Obama "Open" to Privatizing Public Education
by alexmhogan, Wed Feb 20, 2008 at 05:54:44 AM EST
Barack Obama has a solid progressive legislative record, which is enough to make me think his occasional use of right-wing talking points when talking about domestic programs like social security and health-care is an electoral ploy. But then he comes out with this.
Senator Obama said this week that he is open to supporting private school vouchers if research shows they work.
"I will not allow my predispositions to stand in the way of making sure that our kids can learn," Mr. Obama, who has previously said he opposes vouchers, said in a meeting with the editorial board of the Milwaukee Journal-Sentinel. "We're losing several generations of kids, and something has to be done."
Education analysts said Mr. Obama's statement is the closest they have ever seen a Democratic presidential candidate come to embracing the idea of vouchers.
Vouchers, taxpayer-funded scholarships that allow families to opt out of public school and use their government-allotted education dollars to attend a private school instead, has been a major right-wing policy objective for years. From the National Education Association:
Despite desperate efforts to make the voucher debate about "school choice" and improving opportunities for low-income students, vouchers remain an elitist strategy. From Milton Friedman's first proposals, through the tuition tax credit proposals of Ronald Reagan, through the voucher proposals on ballots in California, Colorado, and elsewhere, privatization strategies are about subsidizing tuition for students in private schools, not expanding opportunities for low-income children....In the words of political strategist, Grover Norquist, "We win just by debating school choice, because the alternative is to discuss the need to spend more money..."
Bush has been a particularly strong advocate of vouchers, pushing a federally funded voucher program on the citizens of the District of Columbia and in his 2009 budget proposal proposed $300 million for national private school vouchers.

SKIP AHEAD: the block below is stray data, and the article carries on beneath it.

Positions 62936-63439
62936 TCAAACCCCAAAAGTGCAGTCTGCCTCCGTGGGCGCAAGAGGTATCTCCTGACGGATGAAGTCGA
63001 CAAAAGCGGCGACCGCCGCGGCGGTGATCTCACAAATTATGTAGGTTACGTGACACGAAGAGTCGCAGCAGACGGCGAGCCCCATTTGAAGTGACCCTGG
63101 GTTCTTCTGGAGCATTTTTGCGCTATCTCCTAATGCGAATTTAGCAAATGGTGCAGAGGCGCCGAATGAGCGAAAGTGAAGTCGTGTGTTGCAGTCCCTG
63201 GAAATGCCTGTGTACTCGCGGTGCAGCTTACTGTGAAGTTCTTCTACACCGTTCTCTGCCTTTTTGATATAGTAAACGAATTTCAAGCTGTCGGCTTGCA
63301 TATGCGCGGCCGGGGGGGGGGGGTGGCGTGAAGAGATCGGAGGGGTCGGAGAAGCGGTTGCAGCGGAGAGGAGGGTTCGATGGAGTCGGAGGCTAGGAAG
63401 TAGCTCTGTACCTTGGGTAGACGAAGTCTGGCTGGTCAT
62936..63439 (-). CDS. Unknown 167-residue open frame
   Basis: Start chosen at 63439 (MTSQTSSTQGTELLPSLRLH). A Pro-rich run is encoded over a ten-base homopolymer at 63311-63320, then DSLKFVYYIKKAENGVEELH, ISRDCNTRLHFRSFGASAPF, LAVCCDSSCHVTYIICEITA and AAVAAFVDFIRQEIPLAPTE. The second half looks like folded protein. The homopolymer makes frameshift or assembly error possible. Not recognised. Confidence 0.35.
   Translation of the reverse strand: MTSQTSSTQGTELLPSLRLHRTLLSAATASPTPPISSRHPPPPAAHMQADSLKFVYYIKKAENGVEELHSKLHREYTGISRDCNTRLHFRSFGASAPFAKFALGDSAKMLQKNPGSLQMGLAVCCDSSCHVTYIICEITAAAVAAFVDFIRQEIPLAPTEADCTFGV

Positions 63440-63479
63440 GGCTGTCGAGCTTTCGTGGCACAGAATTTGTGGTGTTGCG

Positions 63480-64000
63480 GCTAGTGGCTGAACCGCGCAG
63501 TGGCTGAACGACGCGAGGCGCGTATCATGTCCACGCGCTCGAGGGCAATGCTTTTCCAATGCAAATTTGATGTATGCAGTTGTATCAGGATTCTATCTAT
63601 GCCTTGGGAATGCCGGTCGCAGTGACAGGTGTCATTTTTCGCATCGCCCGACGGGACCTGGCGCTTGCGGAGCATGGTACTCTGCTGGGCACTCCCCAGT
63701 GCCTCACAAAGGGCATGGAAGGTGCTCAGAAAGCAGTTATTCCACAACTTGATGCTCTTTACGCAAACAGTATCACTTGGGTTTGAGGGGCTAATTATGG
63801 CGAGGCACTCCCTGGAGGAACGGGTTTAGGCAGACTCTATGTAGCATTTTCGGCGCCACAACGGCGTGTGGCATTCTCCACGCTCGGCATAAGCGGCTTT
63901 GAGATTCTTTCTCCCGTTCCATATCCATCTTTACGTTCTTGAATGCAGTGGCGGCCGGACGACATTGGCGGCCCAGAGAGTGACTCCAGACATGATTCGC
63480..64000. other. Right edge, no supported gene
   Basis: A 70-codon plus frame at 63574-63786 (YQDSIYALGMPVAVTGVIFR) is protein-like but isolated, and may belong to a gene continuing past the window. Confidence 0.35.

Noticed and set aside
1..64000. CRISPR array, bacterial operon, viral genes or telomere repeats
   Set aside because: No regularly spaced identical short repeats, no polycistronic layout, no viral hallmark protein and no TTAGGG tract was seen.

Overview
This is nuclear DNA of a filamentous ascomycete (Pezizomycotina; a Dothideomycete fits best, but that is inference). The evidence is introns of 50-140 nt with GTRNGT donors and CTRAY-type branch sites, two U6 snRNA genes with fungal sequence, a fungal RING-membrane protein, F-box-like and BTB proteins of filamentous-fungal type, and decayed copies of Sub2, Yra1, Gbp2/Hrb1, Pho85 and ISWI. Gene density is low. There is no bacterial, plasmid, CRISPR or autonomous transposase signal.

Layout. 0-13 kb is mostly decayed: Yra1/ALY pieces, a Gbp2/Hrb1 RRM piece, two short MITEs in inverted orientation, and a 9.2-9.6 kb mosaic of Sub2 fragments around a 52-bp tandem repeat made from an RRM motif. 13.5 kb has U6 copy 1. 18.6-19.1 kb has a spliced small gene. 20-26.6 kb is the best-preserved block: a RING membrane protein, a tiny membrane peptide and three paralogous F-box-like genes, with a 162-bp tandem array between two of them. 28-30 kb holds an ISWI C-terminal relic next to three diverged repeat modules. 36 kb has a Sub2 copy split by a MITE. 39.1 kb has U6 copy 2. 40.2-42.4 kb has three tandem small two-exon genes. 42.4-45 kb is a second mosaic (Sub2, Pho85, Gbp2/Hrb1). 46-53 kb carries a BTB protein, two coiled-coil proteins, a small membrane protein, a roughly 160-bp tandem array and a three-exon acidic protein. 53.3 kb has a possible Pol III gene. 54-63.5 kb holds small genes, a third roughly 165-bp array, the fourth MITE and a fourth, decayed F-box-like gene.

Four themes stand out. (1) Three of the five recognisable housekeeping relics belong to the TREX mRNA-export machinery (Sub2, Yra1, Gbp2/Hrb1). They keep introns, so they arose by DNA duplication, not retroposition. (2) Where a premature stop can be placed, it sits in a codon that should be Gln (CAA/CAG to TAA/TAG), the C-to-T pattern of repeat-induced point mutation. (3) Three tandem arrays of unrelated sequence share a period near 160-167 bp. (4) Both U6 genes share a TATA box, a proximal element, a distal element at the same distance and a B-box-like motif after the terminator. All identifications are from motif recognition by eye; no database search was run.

Obama would likely argue in his defense that he is only considering vouchers, and that his openness on the issue will be popular with independents and moderates who are frustrated with the pace of change in our public schools. But as Ruy Teixeira pointed out in a survey of voters' attitudes about public schools:
Despite criticisms of its current performance, the public's views on educational reform start with strong support of the public school system--particularly as it functions for low-income students. The public wants that performance improved, starting with higher standards, and is willing to tolerate fairly strict guidelines and testing regimes to accomplish this goal...The data also indicates that the public is far more interested in implementing more accountability in public schools and providing more resources to the public school system than in moving to a voucher-based system. Indeed, vouchers tend to lose badly today when in political propositions precisely because they are perceived to be in conflict with the public's commitment to adequate resources for public schools.
In 2006, voters in the reddest of red states, Utah, delivered this message loudly when they defeated by a 62% to 38% margin, a referendum which would have confirmed a law passed by the legislature to create the most comprehensive education voucher program in the nation.
The question is why Obama, who is now the Democratic frontrunner, decided to flirt with a program that is not only unpopular with the party's base, but with the nation at large and whose biggest proponents are to be found working for the Heritage Foundation and the American Enterprise Institute.